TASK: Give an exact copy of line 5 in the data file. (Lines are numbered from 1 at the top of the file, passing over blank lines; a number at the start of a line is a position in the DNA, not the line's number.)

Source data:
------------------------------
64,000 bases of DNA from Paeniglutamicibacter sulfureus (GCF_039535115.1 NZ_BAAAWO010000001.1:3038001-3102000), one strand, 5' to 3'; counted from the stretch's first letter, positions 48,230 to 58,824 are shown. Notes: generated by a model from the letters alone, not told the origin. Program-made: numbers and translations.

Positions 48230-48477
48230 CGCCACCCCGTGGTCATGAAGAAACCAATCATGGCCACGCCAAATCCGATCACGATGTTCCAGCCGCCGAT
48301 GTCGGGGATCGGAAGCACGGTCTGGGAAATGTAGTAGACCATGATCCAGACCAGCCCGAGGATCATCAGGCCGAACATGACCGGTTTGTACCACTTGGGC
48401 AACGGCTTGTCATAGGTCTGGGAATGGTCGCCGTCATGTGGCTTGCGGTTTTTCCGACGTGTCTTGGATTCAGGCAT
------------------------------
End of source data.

48401 AACGGCTTGTCATAGGTCTGGGAATGGTCGCCGTCATGTGGCTTGCGGTTTTTCCGACGTGTCTTGGATTCAGGCAT